By RILEY COOKE | The Daily Cal | May 9, 2022
Jordan Court, an affordable housing community of 34 studios for low-income and formerly houseless seniors in North Berkeley, celebrated its grand opening on Thursday.
All Souls Episcopal Parish, which owns the 1601 Oxford St. site, developed the units in collaboration with Satellite Affordable Housing Associates, or SAHA, according to a SAHA press release. Of the 34 studios, 12 are set aside for formerly houseless seniors. Jordan Court also offers community spaces, support services and apartments for church staff.
“We are very open and excited to build in North Berkeley since there are very few affordable housing opportunities there,” said Carrie Lutjens, senior project manager at SAHA. “We are pretty much all leased out.”
A study from the UC Berkeley Labor Center found that three out of 10 seniors in California cannot cover their basic needs, especially those who are older, unmarried or renting.
According to Phil Brochard, rector at All Souls Parish, he experienced “joy and gratitude” during Jordan Court’s grand opening, citing Berkeley Mayor Jesse Arreguín as a champion of the project. Work on Jordan Court began eight years ago, before the housing crisis reached a “fever pitch,” Brochard added.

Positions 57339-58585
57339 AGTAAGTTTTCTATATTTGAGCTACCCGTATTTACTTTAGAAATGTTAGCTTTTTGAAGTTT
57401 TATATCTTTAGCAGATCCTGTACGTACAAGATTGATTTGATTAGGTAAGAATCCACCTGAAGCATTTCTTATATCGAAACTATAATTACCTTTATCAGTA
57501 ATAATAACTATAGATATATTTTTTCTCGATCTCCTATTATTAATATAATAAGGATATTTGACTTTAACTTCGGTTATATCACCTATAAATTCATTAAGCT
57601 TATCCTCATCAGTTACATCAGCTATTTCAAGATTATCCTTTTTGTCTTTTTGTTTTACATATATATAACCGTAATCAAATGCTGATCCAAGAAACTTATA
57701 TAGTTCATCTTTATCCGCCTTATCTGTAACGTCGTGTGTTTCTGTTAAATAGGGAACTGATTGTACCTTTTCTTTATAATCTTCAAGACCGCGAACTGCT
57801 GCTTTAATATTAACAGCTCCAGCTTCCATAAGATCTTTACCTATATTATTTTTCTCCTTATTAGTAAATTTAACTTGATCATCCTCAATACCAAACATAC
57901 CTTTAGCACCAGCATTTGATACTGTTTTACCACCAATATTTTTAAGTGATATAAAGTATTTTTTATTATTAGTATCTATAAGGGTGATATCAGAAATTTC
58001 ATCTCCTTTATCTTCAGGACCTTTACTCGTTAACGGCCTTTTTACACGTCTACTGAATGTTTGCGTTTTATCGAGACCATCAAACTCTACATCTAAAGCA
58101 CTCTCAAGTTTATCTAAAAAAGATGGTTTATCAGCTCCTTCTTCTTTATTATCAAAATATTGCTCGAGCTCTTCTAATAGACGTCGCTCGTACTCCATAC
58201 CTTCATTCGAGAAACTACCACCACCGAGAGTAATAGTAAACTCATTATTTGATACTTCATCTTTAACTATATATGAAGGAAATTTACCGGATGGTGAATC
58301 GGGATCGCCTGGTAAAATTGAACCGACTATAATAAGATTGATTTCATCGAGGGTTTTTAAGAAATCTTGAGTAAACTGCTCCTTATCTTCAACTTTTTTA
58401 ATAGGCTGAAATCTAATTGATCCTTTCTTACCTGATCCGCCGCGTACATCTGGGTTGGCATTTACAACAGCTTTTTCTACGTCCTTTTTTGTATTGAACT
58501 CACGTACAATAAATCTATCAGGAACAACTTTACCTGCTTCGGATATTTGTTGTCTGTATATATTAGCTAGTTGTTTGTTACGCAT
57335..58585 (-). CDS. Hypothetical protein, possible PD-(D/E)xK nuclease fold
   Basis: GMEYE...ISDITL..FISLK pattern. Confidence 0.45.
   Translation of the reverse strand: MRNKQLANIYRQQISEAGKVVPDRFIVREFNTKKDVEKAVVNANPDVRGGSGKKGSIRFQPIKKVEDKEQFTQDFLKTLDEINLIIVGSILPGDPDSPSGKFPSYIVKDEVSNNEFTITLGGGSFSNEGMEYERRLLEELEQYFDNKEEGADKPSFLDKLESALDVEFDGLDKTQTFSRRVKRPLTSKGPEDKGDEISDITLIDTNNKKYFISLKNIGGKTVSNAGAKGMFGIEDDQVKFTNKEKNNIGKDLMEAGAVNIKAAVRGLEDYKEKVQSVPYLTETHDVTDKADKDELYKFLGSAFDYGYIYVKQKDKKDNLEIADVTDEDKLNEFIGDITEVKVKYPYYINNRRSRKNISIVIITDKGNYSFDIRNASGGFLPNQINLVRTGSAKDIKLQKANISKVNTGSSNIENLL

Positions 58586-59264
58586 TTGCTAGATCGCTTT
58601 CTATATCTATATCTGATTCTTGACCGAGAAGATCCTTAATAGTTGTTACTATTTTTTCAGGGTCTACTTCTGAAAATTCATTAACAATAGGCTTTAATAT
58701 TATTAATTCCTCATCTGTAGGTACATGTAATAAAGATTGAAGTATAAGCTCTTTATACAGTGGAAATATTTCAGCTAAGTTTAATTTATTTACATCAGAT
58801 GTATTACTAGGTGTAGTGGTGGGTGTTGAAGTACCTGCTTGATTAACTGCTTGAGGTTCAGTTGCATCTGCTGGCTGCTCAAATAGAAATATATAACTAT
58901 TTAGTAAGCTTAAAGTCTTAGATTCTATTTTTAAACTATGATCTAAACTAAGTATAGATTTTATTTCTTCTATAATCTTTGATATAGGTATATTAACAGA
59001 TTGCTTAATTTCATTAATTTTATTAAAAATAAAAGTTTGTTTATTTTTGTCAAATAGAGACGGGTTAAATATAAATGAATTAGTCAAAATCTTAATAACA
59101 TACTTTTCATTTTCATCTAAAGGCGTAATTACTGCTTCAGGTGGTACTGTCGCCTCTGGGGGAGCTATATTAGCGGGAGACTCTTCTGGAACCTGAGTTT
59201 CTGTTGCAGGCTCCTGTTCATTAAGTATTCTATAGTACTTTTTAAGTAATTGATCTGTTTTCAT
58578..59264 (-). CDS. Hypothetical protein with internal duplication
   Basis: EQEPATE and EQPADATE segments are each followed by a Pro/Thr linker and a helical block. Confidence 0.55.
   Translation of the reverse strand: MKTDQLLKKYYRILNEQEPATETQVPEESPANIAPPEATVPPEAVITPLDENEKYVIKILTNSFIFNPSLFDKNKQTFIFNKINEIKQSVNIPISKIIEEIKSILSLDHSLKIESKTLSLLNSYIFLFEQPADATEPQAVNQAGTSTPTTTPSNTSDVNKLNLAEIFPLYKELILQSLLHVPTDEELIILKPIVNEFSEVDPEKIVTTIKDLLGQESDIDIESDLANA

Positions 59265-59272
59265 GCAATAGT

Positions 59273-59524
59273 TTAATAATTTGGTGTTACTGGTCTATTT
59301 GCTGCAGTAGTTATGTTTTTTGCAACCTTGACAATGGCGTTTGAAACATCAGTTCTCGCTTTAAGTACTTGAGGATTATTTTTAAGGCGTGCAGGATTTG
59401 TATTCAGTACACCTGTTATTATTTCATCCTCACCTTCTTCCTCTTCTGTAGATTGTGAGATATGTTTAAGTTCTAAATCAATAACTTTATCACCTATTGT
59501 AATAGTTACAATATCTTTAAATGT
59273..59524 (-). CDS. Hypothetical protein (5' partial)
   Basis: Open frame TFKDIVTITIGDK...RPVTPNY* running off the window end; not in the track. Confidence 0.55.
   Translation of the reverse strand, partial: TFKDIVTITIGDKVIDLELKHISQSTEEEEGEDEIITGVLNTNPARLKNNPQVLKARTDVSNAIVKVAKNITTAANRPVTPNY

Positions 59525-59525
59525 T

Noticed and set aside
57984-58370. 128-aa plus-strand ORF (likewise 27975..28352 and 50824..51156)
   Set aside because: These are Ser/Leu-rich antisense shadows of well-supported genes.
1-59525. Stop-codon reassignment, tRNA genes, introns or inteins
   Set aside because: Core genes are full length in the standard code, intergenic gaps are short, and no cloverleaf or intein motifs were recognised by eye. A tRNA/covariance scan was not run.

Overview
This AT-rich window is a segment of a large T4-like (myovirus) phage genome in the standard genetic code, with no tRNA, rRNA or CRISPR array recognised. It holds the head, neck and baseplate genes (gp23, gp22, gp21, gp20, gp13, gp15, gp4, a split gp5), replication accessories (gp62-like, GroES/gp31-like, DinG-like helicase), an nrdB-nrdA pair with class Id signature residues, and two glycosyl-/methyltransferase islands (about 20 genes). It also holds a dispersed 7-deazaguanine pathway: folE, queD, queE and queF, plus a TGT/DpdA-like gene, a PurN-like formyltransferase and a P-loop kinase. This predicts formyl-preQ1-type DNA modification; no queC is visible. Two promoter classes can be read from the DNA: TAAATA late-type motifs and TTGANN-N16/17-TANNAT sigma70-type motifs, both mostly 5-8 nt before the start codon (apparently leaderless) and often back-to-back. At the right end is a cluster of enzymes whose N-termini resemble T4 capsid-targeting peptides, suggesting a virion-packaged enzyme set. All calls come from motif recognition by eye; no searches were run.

He noted the project cost $25.5 million, with a majority of the funding coming from the federal government’s low-income tax credit program, which Brochard described as the “backbone” of affordable housing developments.
“For us, as a Christian congregation, we have a deeply held belief that we are in this together,” Brochard said. “We felt like one way to do that was to provide housing and support in a community that was vulnerable and unable to access that.”
Brochard also noted that developers of Jordan Court invoked California Senate Bill 35, which aims to ease the approval process for affordable housing projects.
In addition to streamlining the approval process, Alameda County also made the application process for Jordan Court efficient, according to Lutjens. She explained that applicants were patient with regard to the waitlist, despite not being able to move in until February due to construction issues.
“The idea is that folks age in place, so hopefully they can stay indefinitely,” Lutjens said. “There are supportive services by SAHA and others so folks have the support they need to age in place.”
While there is significant public support for the project now, Brochard said there was small, but vocal, opposition in the beginning.
However, a cultural shift that occurred in 2014 helped push Jordan Court along as the housing crisis worsened.
“We wanted to do our part as neighbors to weave even more tightly the fabric of our community,” Brochard said. “Parish, Jordan Court and the wider community are going to be stronger for it.”
Ashley Tsai contributed to this story.